Optofluidic Reactors For Sustainability And Energy Applications
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Following the successes of the semiconductor industry in the 1990s, optofluidics emerged from microfluidics when the field was able to integrate liquid waveguides and plasmonic surfaces. Optofluidics is the integration of fluids and lights on the micro or nanoscale and as such is the ideal system to use for solarchemical reactions. Due to rapid economic development and population increase, such solar-chemical reactions, whether photocatalytic or photobiological in nature, can find many applications for energy and sustainability that is investigated in this thesis. First, we introduce a novel micro-fluidic platform to study photocatalytic water-splitting. We demonstrate how carrying out the reaction in an optofluidic environment significantly reduces the material costs and time associated with carrying out these reactions. We use this platform to study the reaction kinetics of PtTiO2 which we find agreed with previous literature. Additionally, we demonstrate that such platforms have the potential to enhance the reaction rates and efficiencies by improving mass transport. To this effect, we show that simply increasing the flow rates yielded at least ~2-fold improvements in reaction rates. We suggest that such an optofluidic platform could be used to rapidly and cheaply perform kinetic studies on different photocatalysts to screen for potential catalysts and optimize their reaction conditions. Second, we design and fabricate light scattering waveguides that uniformly illuminate photo-bioreactors to improve growth of algal cultures. By carefully placing such scatterers on a waveguide in a gradient, we are able to achieve uniform illumination for films that are right on top of the waveguide. This gradient scattering scheme is tested along with other scattering schemes and is shown to be superior both in terms of the uniformity of growth and total coverage resulting in improvements of growth rates of 40%. Our reactors can be easily stacked to enable distribution of light efficiently when stacked in close proximity. Ultimately, we hope this will allow for these types of stacked waveguide photobioreactors to be upscaled. Next, we build and test an integrated hollow fiber membrane stacked waveguide photobioreactor. We use a genetically modified cyanobacteria Synechocystis sp. PCC 6803 strain capable of producing ethylene. We are able to realize that system productivity plateaued with flow corresponding to a "gas-mixing" input energy of close to ~1W/L. In addition, at relatively high light intensities, we are able to show average to peak productivities of close to 90% for an aerated gas stream with 1% CO2. Growth experiments at lower light intensities and higher light intensities yield 65% and 33% improvement in plateau productivities respectively. In addition, we show a two-fold increase in growth ramp rates with carbonated gas streams, and close to 20% output improvement across light intensities in reactors loaded with high density cultures. Finally, we demonstrate a novel photocatalytic reactor for water cleaning with augmented mass transfer and optical transfer characteristics for high-capacity applications. We use a TiO2 sol-gel to create a porous thin film of catalyst and stack the layers closely to improve mass transport. In addition, we use light scattering waveguides in gradient formation to enable uniform illumination across the length of the waveguide. We achieve 67% degradation of the Methylene Blue dye at 10mL/min capacity and show a 4.5-5 times improvement over typical waveguide light delivery configurations. The degradation rate constant is characterized in flow rate experiments and shown to be between 0.37 - 0.54 min-1. This design could in theory be upscaled for high-capacity water treatment applications.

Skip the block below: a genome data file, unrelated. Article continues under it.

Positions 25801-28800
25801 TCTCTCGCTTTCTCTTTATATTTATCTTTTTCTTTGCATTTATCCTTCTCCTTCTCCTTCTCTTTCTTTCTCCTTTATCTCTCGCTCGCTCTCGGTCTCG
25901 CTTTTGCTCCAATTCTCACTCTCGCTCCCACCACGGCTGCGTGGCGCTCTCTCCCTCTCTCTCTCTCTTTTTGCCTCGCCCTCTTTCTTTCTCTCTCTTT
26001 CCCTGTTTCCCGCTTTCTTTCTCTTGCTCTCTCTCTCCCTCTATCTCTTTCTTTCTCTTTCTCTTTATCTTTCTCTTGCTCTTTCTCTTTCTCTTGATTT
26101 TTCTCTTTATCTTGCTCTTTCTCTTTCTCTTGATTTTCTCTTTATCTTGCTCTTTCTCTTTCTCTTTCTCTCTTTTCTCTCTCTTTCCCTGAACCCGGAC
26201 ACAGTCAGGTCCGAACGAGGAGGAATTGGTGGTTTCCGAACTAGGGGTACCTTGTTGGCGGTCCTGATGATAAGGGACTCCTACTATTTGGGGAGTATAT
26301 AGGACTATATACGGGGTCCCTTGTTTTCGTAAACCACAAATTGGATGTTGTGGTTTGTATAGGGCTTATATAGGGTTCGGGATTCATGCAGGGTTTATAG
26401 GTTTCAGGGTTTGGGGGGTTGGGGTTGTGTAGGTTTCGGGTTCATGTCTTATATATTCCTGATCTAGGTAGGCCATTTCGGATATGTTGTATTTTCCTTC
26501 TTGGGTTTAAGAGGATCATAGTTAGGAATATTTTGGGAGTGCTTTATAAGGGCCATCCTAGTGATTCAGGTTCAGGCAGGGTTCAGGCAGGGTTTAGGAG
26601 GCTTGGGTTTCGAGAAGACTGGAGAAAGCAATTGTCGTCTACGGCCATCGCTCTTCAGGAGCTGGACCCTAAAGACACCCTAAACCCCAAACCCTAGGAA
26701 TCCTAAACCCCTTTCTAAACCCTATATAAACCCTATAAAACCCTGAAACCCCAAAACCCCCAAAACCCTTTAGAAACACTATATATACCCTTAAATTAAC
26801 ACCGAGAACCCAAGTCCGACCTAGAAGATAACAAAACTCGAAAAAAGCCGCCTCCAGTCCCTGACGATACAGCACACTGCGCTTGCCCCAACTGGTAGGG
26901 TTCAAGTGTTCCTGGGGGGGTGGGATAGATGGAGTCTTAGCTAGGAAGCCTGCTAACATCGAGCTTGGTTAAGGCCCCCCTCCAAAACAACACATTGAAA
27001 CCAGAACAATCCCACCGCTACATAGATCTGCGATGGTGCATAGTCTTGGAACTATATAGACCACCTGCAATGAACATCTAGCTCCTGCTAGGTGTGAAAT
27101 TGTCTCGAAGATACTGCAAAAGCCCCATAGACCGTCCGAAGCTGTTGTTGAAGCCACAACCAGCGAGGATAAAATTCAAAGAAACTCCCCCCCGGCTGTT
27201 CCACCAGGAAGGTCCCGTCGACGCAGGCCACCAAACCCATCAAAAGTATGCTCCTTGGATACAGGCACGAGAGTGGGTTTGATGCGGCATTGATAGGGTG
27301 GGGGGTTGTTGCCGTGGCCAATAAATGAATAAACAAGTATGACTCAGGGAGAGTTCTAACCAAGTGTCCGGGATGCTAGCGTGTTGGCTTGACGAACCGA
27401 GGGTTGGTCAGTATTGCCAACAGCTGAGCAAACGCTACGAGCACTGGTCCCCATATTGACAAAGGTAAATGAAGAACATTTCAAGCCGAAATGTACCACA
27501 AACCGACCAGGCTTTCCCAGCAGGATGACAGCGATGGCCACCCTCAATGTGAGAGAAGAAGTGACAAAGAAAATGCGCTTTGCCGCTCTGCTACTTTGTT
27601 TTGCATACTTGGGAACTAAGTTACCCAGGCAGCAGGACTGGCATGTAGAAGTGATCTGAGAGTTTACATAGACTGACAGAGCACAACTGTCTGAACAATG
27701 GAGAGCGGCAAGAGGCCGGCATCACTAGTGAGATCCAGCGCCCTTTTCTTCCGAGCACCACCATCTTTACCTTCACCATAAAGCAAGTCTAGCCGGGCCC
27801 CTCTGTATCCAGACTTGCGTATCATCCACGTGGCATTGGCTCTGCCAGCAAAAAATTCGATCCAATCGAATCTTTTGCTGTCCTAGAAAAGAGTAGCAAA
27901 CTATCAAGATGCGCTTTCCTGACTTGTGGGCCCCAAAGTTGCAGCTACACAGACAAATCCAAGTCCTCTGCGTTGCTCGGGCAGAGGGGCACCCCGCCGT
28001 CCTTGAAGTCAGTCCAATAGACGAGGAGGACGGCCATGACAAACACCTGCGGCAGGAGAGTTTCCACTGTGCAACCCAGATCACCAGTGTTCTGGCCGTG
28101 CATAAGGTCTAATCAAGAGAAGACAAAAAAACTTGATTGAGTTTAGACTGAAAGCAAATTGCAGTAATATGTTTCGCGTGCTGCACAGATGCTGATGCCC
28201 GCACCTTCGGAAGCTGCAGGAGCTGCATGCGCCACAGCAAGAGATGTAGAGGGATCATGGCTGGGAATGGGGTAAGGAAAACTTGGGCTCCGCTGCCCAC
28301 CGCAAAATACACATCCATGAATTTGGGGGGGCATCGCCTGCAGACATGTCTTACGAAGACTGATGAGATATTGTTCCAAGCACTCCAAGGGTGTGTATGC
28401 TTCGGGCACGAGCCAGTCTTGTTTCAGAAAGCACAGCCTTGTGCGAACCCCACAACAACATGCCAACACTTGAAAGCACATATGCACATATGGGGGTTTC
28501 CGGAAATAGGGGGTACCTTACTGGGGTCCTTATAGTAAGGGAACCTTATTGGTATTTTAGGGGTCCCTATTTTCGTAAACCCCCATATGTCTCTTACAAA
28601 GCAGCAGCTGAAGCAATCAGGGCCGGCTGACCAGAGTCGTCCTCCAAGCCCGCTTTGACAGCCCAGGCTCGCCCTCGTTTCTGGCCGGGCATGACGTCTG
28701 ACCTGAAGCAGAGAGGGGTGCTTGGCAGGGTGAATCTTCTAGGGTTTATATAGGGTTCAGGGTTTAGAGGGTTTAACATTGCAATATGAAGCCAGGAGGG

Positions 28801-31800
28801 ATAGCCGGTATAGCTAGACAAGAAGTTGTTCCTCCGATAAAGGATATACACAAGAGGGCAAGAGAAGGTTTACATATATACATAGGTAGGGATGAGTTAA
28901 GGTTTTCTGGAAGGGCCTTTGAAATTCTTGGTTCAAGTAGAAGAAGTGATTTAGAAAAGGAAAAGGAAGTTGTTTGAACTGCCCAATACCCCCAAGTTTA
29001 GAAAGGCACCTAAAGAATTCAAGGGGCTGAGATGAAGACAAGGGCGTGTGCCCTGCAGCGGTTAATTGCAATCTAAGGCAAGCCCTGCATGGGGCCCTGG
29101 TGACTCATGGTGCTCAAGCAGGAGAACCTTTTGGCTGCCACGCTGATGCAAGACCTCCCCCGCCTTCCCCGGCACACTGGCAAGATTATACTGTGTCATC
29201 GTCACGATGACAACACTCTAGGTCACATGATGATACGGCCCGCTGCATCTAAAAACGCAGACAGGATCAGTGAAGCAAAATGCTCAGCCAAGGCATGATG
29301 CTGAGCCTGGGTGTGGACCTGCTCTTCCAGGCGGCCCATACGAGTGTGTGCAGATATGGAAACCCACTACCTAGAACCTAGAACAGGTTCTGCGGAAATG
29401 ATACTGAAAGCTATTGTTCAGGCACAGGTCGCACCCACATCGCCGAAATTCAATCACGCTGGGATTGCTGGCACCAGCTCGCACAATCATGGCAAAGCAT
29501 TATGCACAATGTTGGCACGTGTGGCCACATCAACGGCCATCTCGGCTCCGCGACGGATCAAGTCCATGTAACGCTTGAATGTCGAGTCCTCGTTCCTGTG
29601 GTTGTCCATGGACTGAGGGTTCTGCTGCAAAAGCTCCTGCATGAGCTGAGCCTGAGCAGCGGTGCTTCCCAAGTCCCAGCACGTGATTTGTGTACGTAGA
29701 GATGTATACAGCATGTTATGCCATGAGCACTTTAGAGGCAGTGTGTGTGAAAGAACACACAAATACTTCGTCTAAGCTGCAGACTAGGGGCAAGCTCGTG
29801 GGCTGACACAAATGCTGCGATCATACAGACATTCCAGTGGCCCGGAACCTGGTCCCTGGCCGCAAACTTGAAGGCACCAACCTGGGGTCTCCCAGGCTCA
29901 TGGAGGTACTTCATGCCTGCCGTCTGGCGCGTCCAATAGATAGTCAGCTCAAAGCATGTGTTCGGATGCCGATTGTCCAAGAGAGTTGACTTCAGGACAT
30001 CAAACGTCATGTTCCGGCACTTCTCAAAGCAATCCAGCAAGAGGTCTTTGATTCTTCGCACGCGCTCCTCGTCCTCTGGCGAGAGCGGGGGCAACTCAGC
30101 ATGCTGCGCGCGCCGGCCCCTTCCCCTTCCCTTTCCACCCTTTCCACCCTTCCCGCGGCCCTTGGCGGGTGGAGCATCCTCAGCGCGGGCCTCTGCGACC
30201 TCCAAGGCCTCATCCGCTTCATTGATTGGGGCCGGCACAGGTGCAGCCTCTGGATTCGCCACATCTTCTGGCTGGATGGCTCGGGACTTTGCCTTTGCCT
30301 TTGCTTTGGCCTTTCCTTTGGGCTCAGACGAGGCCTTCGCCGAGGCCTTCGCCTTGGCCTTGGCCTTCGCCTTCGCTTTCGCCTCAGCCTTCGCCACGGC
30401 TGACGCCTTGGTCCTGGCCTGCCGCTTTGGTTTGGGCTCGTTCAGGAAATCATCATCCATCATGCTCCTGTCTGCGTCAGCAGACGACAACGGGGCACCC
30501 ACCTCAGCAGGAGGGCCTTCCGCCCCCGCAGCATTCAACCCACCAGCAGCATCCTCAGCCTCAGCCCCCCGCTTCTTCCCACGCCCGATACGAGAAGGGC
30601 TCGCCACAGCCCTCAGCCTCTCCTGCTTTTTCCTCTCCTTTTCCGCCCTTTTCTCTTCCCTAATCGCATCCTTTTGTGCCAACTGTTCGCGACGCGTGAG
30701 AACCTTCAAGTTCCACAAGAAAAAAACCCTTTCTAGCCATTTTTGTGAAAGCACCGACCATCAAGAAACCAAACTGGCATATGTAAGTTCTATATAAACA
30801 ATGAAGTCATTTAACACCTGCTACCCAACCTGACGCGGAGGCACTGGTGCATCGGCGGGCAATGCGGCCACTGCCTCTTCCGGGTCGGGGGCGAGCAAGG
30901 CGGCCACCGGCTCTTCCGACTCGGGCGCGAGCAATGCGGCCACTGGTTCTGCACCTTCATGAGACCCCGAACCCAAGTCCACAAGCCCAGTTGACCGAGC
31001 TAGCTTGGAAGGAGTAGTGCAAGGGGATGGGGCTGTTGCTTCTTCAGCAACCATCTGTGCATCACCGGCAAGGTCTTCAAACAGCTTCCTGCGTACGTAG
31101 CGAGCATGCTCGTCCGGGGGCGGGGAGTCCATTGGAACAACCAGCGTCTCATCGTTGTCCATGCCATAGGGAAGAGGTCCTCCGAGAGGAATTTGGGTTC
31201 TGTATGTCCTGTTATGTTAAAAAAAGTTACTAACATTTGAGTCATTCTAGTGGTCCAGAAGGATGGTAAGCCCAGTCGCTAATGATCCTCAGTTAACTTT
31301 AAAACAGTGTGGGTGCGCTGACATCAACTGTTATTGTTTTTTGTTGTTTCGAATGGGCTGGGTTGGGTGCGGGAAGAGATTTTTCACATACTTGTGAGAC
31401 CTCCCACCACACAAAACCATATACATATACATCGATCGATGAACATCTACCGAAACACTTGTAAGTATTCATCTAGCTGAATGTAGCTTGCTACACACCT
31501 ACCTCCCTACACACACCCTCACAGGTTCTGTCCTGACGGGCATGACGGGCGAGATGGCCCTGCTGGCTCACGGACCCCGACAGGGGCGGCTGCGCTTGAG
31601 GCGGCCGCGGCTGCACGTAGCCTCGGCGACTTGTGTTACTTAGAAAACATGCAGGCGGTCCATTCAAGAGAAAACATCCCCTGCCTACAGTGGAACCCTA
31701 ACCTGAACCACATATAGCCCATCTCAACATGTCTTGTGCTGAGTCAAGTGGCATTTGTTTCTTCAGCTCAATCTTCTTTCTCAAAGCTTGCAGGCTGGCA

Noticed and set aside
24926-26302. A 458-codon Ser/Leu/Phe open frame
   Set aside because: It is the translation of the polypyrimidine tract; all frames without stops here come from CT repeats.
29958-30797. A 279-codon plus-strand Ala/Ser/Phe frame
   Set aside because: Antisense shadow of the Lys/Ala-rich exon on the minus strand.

Optofluidics; catalysis; biofuels
Jarrow, Robert A.; Tester, Jefferson William
Ph. D., Applied Physics
Doctor of Philosophy
dissertation or thesis